Toward an Explosion of Violence in the United States

The death of George Floyd recorded on video triggered protests in several countries against racial profiling and police brutality. There are calls for governments to reduce funding for police operations, and police officers are portrayed as being dangerous to Black citizens.

In 2018, in the United States, 6,318 Black Americans were killed by a white person in 5% of all cases, in contrast to 3,308 white people who were killed by a white person. Since Black people make up 14.3% of the population, the numbers show that a Black citizen is 10 times more at risk of being killed than a white citizen. In 2019, police officers on the job killed 236 Black people and 376 white people. With respect to the total, there is therefore a disproportionate number of Black people killed by police, although in the vast majority of cases the victim was armed and confronted police officers. In cases where the victim was unarmed, 15 Black people and 25 white people were killed. In comparison, in 2019, a total of 48 police officers were killed in the line of duty.

These figures lead us to two conclusions. American society is violent. Its homicide rate is 5.4 deaths per 100,000 inhabitants, while highly industrialized countries like Canada (1.7 deaths per 100,000 inhabitants), France (1.4 deaths per 100,000 inhabitants), the United Kingdom (1.2 deaths per 100,000 inhabitants) or Australia (0.9 deaths per 100,000 inhabitants) have significantly lower homicide rates. In addition, the violence in American society disproportionately affects African Americans, which can be explained by historical factors like slavery and racist laws, segregation, social inequality and an absurd degree of poverty for such a rich country. The real issue today is inequality and poverty that result in an excess of violence in the Black community. To this dire situation one must add other factors like widely available firearms, the lack of available medical and psychiatric care for a segment of the population, and an overabundance of illegal drugs which lead to more than 46,000 overdose deaths annually.

New York and Chicago

The police are now seen as being part of the problem, and attempts are being made to limit their role. However, many criminological studies show that police presence acts as a buffer against violence. The miracle in New York, where 2,605 annual homicides in 1990 dropped to about 400 today, has been attributed to improvements in police work, for example, the use of information technology in real time (CompStat) and more intelligent, more proactive policing. One of the operational objectives of the police force in New York was to reduce antisocial behavior (i.e., homelessness, panhandling and public use of syringes), and to try to remove firearms from the street. Other objectives included zero tolerance for even minor offenses, interrogations and searches, or “stop and frisk,” and plain-clothed officers. There were, of course, law enforcement errors and challenges linked to racial profiling carried out by officers, but it must be acknowledged that the current state of affairs is clearly better than it was before in that great city of New York for white and Black people, for the poor and the rich, but, also for the homeless, the addicts and the dealers. Everyone is safer.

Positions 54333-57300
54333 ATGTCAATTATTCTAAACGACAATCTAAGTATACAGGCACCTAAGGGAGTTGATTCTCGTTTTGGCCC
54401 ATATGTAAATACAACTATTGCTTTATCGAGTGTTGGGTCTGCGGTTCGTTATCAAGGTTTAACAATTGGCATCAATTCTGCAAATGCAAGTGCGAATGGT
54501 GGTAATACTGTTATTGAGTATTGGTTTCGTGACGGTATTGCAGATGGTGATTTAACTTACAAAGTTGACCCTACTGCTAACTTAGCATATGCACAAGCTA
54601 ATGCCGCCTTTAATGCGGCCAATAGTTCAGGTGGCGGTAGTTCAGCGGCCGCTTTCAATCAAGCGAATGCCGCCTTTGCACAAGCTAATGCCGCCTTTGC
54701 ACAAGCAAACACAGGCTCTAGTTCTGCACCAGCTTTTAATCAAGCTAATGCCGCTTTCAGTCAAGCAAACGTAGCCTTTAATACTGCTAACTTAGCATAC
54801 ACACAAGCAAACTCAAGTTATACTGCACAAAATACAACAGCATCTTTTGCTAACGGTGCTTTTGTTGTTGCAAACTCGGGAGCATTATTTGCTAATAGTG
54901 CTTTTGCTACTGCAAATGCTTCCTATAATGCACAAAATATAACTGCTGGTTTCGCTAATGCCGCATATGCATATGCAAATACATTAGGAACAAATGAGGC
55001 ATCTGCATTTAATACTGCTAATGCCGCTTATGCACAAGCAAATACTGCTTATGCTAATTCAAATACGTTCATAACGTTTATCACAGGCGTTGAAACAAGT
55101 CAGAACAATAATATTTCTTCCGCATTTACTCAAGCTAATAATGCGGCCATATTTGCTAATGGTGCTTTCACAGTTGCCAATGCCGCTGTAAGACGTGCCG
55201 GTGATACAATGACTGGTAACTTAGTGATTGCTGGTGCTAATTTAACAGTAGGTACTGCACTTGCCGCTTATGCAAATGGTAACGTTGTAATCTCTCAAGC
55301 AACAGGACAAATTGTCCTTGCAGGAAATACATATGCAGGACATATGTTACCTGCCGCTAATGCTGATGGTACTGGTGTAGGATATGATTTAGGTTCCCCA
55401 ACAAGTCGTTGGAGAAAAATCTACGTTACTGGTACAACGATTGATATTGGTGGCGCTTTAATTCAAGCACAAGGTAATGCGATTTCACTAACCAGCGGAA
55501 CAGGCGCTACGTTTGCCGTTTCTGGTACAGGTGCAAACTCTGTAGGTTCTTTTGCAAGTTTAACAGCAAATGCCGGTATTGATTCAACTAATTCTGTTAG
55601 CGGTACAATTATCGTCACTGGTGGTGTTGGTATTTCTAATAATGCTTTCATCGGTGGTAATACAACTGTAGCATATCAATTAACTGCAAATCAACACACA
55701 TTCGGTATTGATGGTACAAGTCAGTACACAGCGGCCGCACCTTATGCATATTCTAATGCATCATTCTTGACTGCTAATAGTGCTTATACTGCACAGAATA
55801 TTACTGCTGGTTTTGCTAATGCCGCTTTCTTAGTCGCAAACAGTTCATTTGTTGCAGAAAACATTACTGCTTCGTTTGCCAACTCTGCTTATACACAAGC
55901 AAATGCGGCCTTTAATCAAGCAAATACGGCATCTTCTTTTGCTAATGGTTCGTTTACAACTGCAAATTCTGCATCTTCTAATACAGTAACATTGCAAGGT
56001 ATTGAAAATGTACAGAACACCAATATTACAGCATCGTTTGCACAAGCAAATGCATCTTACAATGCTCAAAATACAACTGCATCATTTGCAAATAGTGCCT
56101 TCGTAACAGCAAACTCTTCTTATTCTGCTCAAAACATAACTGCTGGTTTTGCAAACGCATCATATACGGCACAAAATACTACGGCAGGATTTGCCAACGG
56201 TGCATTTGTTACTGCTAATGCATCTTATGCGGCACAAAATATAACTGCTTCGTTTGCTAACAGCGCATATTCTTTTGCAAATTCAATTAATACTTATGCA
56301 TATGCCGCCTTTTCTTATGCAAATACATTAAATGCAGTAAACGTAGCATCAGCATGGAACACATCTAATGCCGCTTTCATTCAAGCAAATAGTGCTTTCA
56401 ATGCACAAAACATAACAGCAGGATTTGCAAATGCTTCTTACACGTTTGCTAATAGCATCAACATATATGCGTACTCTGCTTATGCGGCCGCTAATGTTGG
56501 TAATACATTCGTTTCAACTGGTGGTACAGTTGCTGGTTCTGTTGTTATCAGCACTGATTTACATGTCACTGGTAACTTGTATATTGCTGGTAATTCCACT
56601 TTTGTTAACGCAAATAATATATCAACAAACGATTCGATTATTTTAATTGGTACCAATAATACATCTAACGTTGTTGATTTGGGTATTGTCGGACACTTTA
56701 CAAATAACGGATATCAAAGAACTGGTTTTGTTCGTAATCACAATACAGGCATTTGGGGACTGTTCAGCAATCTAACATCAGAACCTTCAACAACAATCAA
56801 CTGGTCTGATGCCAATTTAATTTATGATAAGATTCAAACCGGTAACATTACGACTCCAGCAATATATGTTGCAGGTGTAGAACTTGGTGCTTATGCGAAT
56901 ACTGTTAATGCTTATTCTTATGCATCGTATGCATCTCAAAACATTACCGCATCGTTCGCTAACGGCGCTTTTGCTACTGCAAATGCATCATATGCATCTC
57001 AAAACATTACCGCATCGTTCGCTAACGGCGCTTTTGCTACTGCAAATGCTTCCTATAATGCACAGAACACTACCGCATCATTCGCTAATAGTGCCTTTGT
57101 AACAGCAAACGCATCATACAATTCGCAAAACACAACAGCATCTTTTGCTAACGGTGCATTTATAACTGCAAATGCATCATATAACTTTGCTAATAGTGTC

Chicago, that other great American city, has never been able to reduce violence in a significant way. Around 2015, there was a notable rise in violence when the city ended its “stop and frisk” practices, deemed to be discriminatory by the courts.

There were close to 500 homicides in 2019 in Chicago, 10 times more than in Montreal, but recent numbers show a new increase. On May 31, there were 18 homicides in Chicago over a 24-hour period, setting a record. Last weekend, in that city alone, 63 people were shot, including a 1-year-old child and, another, 10 years old, who were killed by stray bullets.

In the wake of recent protests aimed at law enforcement, some municipal governments have decided to reduce the workforce in police departments. The mayor of New York has just disbanded the plain-clothes anti-crime unit of 600 officers that fought street crime and worked to disarm criminals. There has already been a 400% increase in shootings since then. We can also expect a withdrawal of officers from at-risk areas and hesitation by officers to intervene in potentially dangerous situations. One cannot ask an officer to make a dangerous arrest of a potentially armed gang member, for example, if he risks being confronted by a crowd of onlookers, being accused of racism and of using force, and of being fired, etc. A police officer will simply look the other way and move along. This was initially labeled as the Ferguson effect, but this will now be the Floyd effect, that is, an explosion of violence following nonintervention by police in certain hot zones. And one can already predict it is Black people who will pay the price. The only one who will benefit from all this urban disorder will be the man in the White House, who will wield the specter of chaos to get himself reelected.

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About Reg Moss 118 Articles
Reg is a writer, teacher, and translator with an interest in social issues especially as pertains to education and matters of race, class, gender, immigration, etc.

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